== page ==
The reader, who is in the tech industry suggested that the new reality indicated an expansion of mainland China's censorship regime. That is, the results on Google's Hong Kong site were not being censored by Google -- but they still were interrupted before a web user inside China could see them.

    If I had parsed this more carefully before posting it (a lesson for the future), I would have inserted a note saying that this is not necessarily so -- as many other readers have pointed out to me overnight. As explained two years ago here, the Chinese "Great Firewall" system has for a long time been sophisticated about limiting how many outside-China results can make their way into mainland. So this could be nothing more than the automatic operation of the previous system, treating the Hong Kong servers as a "foreign" source. It's possible that something more has changed, but that initial report doesn't prove that it has. I wanted to note this clarification and to thank all in China for their reports.

  • What It's Like to Search the Web in China Right Now

    An early report on how Chinese censors have responded to Google's move to Hong Kong.

    A reader in China sends this report on web-search in the immediate aftermath of Google's decision to stop filtering results. The Witopia mentioned below is a VPN service, which makes a computer inside China seem to be "outside" the country and therefore allows a user there to reach sites that would ordinarily be blocked by the "Great Firewall." Details here. Everything that follows in this post is the reader's report.


    "Google's most recent step regarding its presence in China was interesting but the current quick reply from China appears to be even more so.  At last check, this is what I have observed with some quick testing of Google's sites from within China and "outside" of China (through a Witopia connection).  Some findings (as of very early Tuesday morning in China):

    From "outside" of China
    From inside of China things are not so clean cut
    • As before, go to www.google.cn and you are redirected to www.google.com.hk
    • Innocuous searches in Chinese seem fine as before
    • However, do a more "interesting" search, such as 天安门广场事件 (Tiananmen Square Incident), and no page is able to load. A standard error message is displayed instead (in this case "The connection was reset...")
    • The same results are also found at www.google.com.tw (the site for Taiwan), www.google.de (the site for Germany), etc. 
    • Who knows if these same results will hold tomorrow but...  this sure isn't an accident.  China was clearly prepared in advance for Google's recent actions.
    • China's response is not limited to Google's sites in "Greater China" and appears to be an actual extension of its censorship.
    • The World Expo opens in Shanghai in just over 40 days. Will be interesting to see if the Google events and those related complicate China's desire to use the World Expo to present a positive image of China to the world (although projections seem to be that the vast majority of visitors will be Chinese).
    Some additional points 
    • The results from inside of China for Google's Hong Kong site also hold true for Google's sites in Spain & Israel (which should be noted have different domain name structures: www.google.es andwww.google.co.il).  China is being rather thorough.  When it comes to Google, China is breaking the mold of letting more eager Chinese internet users find holes in the wall.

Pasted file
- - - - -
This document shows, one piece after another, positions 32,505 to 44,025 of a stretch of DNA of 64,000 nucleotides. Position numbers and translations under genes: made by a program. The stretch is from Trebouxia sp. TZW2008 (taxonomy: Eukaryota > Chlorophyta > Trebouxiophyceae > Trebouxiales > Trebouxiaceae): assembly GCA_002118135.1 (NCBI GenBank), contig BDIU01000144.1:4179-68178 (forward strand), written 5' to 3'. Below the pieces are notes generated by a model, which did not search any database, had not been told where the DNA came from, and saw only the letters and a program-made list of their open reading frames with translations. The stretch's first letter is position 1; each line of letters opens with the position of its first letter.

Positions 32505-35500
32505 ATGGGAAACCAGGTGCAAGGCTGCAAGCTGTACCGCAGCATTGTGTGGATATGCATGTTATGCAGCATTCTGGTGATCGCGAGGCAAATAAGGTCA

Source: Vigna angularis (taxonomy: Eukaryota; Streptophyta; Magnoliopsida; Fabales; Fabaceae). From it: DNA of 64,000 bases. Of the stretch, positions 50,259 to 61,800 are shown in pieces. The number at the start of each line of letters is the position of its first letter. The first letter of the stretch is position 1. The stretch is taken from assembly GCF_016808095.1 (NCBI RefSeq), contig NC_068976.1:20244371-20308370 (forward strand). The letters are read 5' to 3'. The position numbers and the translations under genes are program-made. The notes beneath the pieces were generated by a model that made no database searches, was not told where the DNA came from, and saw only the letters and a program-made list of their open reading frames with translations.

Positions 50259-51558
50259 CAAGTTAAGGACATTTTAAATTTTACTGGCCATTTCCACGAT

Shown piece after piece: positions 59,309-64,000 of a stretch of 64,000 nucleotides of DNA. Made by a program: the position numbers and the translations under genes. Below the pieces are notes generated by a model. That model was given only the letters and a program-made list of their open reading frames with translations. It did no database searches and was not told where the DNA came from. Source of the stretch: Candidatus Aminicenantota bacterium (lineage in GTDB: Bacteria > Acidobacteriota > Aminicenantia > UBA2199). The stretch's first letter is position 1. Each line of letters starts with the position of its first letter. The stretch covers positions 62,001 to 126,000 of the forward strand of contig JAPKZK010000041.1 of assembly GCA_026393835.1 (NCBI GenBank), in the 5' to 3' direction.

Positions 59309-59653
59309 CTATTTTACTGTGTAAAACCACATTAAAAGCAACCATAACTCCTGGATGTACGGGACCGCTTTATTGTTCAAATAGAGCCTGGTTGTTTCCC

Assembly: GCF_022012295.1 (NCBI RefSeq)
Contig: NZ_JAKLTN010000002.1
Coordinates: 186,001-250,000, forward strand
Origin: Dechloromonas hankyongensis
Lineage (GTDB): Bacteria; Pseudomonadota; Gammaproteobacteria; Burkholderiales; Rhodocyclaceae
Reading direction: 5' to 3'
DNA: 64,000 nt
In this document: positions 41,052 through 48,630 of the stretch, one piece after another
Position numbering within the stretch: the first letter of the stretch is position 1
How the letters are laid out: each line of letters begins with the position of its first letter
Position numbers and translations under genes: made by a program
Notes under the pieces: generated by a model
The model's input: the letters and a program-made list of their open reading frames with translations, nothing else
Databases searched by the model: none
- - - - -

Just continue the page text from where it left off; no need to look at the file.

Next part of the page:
• While 天安门广场事件 (Tiananmen Square Incident) is "blocked", 天安门广场 (Tiananmen Square) is not.
    • 天安门广场事件 is not a blocked search on Microsoft Bing in China nor Baidu.  However, the search results do appear to be mostly missing any links, images, etc. that one would expect to be censored."

    JF again: More as this evolves.

  • Official Word from Google, on China....

    Google stops filtering Chinese search results.

    ... is here, on the Official Google Blog. They have stopped the filtering. Links to Google.Cn have now been redirected to Google's Chinese-language Hong Kong site, Google.com.hk. (As part of the "one country, many systems" approach, Hong Kong is part of the People's Republic but operates under separate rules in many ways. Inside-baseball: on the Hong Kong site, Google will offer uncensored results both in the simplified Chinese characters typically used in the mainland and the traditional Chinese characters typically used in Hong Kong and Taiwan.) An hour ago I was able to reach and search on Google.cn. Now that's gone. Thanks to reader ML for an early heads-up about the redirection to Hong Kong, my first indication that things had really changed.

    More later on the implications, including Google's announced hope to continue a range of other activities in China while discontinuing its mainland-based search activities. This is just confirmation that, as mentioned a little while ago, the other shoe has now dropped.
  • Google and China: The Next Step

    The two big powers near a showdown.

    I expect that the next step in this drama will happen sooner rather than later. It is Google's step, which will happen within these publicly-known constraints:

              1. Google has announced that is no longer willing to "filter" / censor the search results on its Chinese-based search engine, Google.cn

              2. It is illegal to operate a search engine in China without filtering the results.

    The interactionof these forces has some obvious and dark implications for the future of Google.cn -- which today has its opening-screen homage to the Japanese director Akira Kurosawa on the 100th anniversary of his birth today (March 23 = "today" in China). What it means for Google's many other operations in China, and its employees there, we'll have to see -- based on what the company says and the Chinese government does in response.